Respect for The Knowledge Worker
- September 29, 2010
- 3 Comments
Tom Shepherd writes about the pride of the knowledge worker:
I had this point hammered home almost immediately as I was immersed into product and user research. See, as “automate and improve” types, we are often taught to believe that every worker involved in a business process needs to be told what to do and is limited to doing that work assigned by their manager or team lead. Extrapolating that point, one might assume that measurement of productivity is necessary to enforce good working habits. In some rare cases, this is true, but almost to an individual, what I’ve witnessed are people who are conscientious and truly care about their jobs and their performance. They take pride in their accomplishments, and they are competitive with their colleagues.
I must have missed this “automate and improve” class that teaches you to believe workers have to be micromanaged. I subscribe to the view that the process should remove the mundane and enable the great. I’m glad Tom is experiencing this first hand as well. As a consultant and BPM practitioner, I see this all the time in the field. People care about their work and they want to do it well.
This philosophy has impacts even on seemingly small elements of business process: do you assign work based on skill levels and some notion of “fairness”? Are you overly concerned about cherry picking? Or do you just let users pull the work down as fast as they can work it and reward the most productive and constructive members of the team?
I try to remind our customers and partners that a BPM solution doesn’t replace good management of people. You still have to decide who to keep and who to let go – who to coach and who to reward. And software does not excuse you from these responsibilities. Look – people matter. You have to nurture your human resources or you pay the price in the long run.
I recently met with a customer who achieved a 300% increase in productivity with the solution we helped them build. To give credit where it is due – they designed the process. The process improvement team had the insight (without our help) that more of the work being performed was fungible than others in the business believed. They needed BPM software and some experts like our own at BP3 to show HOW to implement the process to realize their vision – but it was their own key insights that led to the project we helped them with. Now that they’ve implemented the process, they’re in the position of letting their best team members handle the work.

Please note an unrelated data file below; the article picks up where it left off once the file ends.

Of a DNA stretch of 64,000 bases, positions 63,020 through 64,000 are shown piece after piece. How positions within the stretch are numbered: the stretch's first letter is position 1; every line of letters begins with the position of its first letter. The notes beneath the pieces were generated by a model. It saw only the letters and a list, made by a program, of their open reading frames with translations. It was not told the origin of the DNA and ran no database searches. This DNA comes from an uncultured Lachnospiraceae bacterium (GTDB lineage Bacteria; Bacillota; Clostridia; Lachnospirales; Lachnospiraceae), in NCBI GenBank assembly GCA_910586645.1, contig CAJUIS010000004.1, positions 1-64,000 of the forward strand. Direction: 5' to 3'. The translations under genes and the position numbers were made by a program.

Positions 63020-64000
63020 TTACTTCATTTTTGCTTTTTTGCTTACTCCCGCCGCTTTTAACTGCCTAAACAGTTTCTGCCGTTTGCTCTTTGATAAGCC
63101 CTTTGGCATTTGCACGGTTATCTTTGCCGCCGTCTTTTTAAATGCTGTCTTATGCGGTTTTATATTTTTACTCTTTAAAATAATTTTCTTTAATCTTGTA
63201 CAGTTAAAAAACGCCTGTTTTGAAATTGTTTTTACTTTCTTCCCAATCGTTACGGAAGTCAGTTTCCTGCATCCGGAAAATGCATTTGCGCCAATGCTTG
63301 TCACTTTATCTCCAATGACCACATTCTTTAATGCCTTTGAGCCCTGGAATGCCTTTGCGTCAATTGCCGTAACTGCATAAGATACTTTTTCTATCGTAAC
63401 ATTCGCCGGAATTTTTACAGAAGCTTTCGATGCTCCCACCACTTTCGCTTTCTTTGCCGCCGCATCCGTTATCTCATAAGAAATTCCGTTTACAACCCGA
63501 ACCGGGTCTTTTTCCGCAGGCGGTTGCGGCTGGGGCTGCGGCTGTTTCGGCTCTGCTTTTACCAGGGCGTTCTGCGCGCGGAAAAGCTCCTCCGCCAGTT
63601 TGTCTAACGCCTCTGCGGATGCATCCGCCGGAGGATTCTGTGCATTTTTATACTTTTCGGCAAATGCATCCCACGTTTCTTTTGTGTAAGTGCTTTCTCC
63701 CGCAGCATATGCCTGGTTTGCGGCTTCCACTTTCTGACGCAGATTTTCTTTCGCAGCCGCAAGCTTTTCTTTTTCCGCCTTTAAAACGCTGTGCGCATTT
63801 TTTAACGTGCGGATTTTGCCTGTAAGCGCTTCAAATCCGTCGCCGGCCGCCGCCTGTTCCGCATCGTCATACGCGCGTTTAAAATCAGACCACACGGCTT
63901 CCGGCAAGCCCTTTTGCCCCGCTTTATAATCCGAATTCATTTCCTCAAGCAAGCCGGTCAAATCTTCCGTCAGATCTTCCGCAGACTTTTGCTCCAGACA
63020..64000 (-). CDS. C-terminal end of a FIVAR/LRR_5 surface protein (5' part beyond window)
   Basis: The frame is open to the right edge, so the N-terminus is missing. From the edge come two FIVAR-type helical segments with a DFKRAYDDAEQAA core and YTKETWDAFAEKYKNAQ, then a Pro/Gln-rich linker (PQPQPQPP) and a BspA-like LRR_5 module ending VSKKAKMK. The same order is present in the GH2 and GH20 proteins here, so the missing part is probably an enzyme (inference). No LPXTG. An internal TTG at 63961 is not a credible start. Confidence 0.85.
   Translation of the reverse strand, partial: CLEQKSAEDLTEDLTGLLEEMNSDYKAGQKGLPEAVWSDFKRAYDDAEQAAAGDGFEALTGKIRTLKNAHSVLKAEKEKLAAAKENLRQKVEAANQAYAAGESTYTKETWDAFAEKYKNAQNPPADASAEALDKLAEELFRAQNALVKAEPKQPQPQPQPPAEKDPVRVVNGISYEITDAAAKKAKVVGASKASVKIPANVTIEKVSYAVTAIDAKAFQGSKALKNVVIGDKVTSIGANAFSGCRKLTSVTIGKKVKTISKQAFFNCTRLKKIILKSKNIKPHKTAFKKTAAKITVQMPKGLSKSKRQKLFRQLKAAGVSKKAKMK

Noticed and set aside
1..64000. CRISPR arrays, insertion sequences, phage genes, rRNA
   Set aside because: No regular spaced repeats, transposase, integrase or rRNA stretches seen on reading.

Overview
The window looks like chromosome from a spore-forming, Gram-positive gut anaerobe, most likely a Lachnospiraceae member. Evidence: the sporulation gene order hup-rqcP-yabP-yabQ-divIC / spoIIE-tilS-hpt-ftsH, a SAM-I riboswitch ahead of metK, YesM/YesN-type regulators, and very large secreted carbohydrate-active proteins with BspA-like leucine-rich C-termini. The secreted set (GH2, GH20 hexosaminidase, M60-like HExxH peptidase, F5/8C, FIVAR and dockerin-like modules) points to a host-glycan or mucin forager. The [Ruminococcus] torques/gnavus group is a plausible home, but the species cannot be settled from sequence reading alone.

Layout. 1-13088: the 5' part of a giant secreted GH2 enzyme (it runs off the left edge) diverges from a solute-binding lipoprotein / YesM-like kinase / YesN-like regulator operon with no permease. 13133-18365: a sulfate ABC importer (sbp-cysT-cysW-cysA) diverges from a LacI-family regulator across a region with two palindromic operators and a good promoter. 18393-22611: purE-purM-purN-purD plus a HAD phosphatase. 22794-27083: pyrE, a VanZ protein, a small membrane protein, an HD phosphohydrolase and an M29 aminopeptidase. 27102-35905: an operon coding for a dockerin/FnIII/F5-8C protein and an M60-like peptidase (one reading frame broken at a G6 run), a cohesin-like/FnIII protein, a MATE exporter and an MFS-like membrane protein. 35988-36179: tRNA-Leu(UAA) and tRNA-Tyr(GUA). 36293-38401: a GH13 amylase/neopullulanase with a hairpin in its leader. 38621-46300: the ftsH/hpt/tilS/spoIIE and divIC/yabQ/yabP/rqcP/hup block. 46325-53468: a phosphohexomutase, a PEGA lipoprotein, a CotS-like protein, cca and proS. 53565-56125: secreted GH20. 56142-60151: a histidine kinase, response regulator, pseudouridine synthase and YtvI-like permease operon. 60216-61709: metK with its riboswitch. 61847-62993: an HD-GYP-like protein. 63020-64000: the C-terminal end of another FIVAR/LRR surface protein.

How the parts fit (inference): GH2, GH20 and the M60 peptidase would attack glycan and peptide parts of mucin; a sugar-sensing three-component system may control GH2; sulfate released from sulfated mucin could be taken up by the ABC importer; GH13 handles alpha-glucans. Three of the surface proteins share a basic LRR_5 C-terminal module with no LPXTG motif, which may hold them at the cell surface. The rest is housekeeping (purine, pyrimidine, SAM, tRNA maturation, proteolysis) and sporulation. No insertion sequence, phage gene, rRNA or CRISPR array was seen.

It would be tempting to think that we automated most of the work. But actually, we automated the mundane- notifying the experts when something went wrong with their book of business, rather than making them responsible for constantly monitor for completeness. It wasn’t so much that we automated more – it is that we automated the right parts, and transformed something transactional and case-management-oriented into something process-driven (They previously had what could best be described as case management work – with a set of cases assigned to each person. ).
Of course, before we all embarked on the process, we were told this couldn’t be done – that the work wasn’t fungible. And ACM proponents would have told us this knowledge work isn’t suitable to BPM. But it was clear to us that it makes more sense to have software do the parts that are the same every time. What’s LEFT after we boiled down the process, is the case management activity real people need to perform. But what they were doing before was case management and process management… manually. And the users weren’t clear which was which.
Ironically, there was more assembly-line thinking in the old approach than the new approach.